3 Reasons Why Your Content Marketing Campaign is Failing

In the midst of the current content deluge, an ongoing conversation circles around what makes a campaign successful. Innumerable blog posts talk about the many facets of content, but there’s little discussion about the foundational reasons for the abysmal failure of certain marketing campaigns. The common rebuttal to such a failure is the concept of “quality”- that if the content is good enough it will be shared organically and speak for itself.

3-reasons-content-marketing-campaign-failingThe problem with this idea is the aforementioned data deluge. Over 347 new posts get published in WordPress and over 100,000 tweets are share every minute. This fact, partnered with the ongoing discussion about how to make substantive content, shows that more people are interested in adding to the discussion rather than actually finding the answer. Below are three reasons why a campaign may be failing. There are more, but for the sake of not adding more pulp to a conceptual conversation where nothing gets done, I’ll be brief.

You Market to No One

Create art. Conceptualize greatness. Tell a story. All true. The problem for those that employ such concepts as a primary motivation lose sight of the fact that these should be part of a larger plan. Many believe that the creative mind is akin to the bird that flies into the horizon of the abstract, looking broadly over the horizon of idea in order to find that one, beautiful place to land.

So many times in content marketing a conceptual conversation happens, bound by the interests of the marketer or writer, that is based on what is thought to be popular. When it fails, another post is written about why and the conversation continues. The question we need to ask at the onset of any content marketing campaign is, “Who is the customer?” Without this question, the campaign will be undirected and the proverbial “free bird” will be just another speck in the sky with no beautiful place to land.

Solution: Create buyer personas…and USE them. Marketers often create a persona based on analysis of a certain group (usually segmented by age) and turn such analysis into a figure that represents real people. These summarize the buying behaviors of customers and should provide a guiding light for any marketing campaign (especially content). The problem is this: in the midst of characterizing the persona (what dog they own, what jeans they wear, etc.) the real purpose falls to the wayside, and is never used. When everyone is targeted, no one is targeted. The role of conceptualization should naturally give way to execution…so, execute. Write for your customer and use the brand to solve their problem.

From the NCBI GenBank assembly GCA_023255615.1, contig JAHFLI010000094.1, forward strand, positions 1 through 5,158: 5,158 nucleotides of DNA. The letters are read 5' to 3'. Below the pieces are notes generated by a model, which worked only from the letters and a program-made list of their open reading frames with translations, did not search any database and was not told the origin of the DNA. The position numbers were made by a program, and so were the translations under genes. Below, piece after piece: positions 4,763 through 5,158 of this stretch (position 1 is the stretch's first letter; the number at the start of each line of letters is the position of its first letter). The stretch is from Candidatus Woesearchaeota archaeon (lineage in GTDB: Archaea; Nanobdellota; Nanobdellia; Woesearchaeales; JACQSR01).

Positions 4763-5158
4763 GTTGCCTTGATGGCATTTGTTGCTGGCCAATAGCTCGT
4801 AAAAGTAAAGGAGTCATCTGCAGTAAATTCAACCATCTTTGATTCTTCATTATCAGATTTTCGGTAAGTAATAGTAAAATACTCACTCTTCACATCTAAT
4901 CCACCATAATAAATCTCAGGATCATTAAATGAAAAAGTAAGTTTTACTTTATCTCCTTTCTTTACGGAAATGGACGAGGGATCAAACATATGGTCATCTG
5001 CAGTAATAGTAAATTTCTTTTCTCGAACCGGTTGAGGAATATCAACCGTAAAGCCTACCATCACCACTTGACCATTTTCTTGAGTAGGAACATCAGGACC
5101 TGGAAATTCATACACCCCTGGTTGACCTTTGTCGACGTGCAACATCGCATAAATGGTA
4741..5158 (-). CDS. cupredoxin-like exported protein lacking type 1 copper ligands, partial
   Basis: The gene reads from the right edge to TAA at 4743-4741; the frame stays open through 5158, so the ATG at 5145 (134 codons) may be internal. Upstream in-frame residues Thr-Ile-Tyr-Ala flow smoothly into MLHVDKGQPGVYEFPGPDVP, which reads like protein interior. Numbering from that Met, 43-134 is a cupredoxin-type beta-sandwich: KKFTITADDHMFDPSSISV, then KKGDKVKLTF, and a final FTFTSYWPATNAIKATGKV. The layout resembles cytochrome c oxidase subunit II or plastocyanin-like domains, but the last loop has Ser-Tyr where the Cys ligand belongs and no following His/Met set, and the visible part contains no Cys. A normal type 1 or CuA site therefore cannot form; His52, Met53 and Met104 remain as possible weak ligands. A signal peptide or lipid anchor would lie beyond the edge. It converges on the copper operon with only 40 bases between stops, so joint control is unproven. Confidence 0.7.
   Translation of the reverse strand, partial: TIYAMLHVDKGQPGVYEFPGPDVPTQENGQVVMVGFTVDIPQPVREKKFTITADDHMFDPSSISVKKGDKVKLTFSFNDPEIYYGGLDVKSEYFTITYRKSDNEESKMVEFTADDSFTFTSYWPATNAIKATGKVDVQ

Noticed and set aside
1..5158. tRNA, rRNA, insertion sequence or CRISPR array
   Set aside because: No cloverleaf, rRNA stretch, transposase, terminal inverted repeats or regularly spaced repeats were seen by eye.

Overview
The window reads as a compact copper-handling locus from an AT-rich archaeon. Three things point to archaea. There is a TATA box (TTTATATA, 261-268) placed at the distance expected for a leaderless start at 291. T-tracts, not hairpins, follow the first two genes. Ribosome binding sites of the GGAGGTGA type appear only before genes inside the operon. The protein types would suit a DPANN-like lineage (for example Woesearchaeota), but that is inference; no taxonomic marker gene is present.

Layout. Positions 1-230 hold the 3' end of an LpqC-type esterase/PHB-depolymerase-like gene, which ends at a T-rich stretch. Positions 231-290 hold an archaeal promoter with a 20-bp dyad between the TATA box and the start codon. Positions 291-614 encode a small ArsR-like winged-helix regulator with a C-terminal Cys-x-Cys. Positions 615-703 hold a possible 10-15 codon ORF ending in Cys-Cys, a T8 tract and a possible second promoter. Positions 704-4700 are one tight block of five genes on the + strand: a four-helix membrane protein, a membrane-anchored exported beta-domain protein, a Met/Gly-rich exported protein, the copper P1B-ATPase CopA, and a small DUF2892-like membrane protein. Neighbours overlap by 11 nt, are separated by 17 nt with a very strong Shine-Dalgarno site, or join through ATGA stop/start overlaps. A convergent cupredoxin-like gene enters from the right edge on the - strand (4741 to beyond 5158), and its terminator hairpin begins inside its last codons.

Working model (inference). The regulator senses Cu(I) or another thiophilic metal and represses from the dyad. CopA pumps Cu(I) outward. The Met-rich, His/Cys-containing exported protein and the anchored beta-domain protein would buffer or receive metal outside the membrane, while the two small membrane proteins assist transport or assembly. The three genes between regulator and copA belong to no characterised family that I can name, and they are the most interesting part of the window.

You Do Not Promote

After the content is created for the buyer, it goes nowhere. How is the buyer supposed to read content that is made for them if it is never promoted to them? In his article, Content is King but Distribution is Queen and She Wears the Pants, Chad Pollitt explains why only 36 percent of marketers in 2013 felt their content was effective. Content that is created with the buyer in mind is again, only one part of the overall equation. Content that is not promoted to the right audience is useless and forgotten, like tears in rain.

Solution: In your analysis, learn the browsing habits of the buyer and meet them where they’re already hanging out. Promote with the customer (persona) in mind. Place the content where the buyers already congregates.

You Believe in the Silver Bullet

A prevalent theme in most of my posts is that the belief in one silver solution for reaching the customer is ridiculous. Reaching the customer is about the content and the quality and the promotion. Content that is created with the persona in mind is only as effective as its promotion. One truth that should be continually verified in your research is the idea that people are multi-faceted. Social media, blogs, and all the other forms of content are evidence that people consume many kinds of content many different ways.

Solution: Pay attention to your research. Content should be created to serve the persona. It should then be promoted to that persona. Expand your strategy past this simple strategy, and create one within the context of your campaign. Never lose sight of the buyer in the process.

This is still an evolving industry. It changes all the time. There is a role for creative conceptualization, but it should only happen with the customer in mind. Creating content that serves the customer, uses the brand to solve their problem, and causes a change is the key in developing recall and appealing to real people. Such an objective should be a cornerstone of any content marketing campaign and an integral part to its success.

Image Source: Hans Gerwitz

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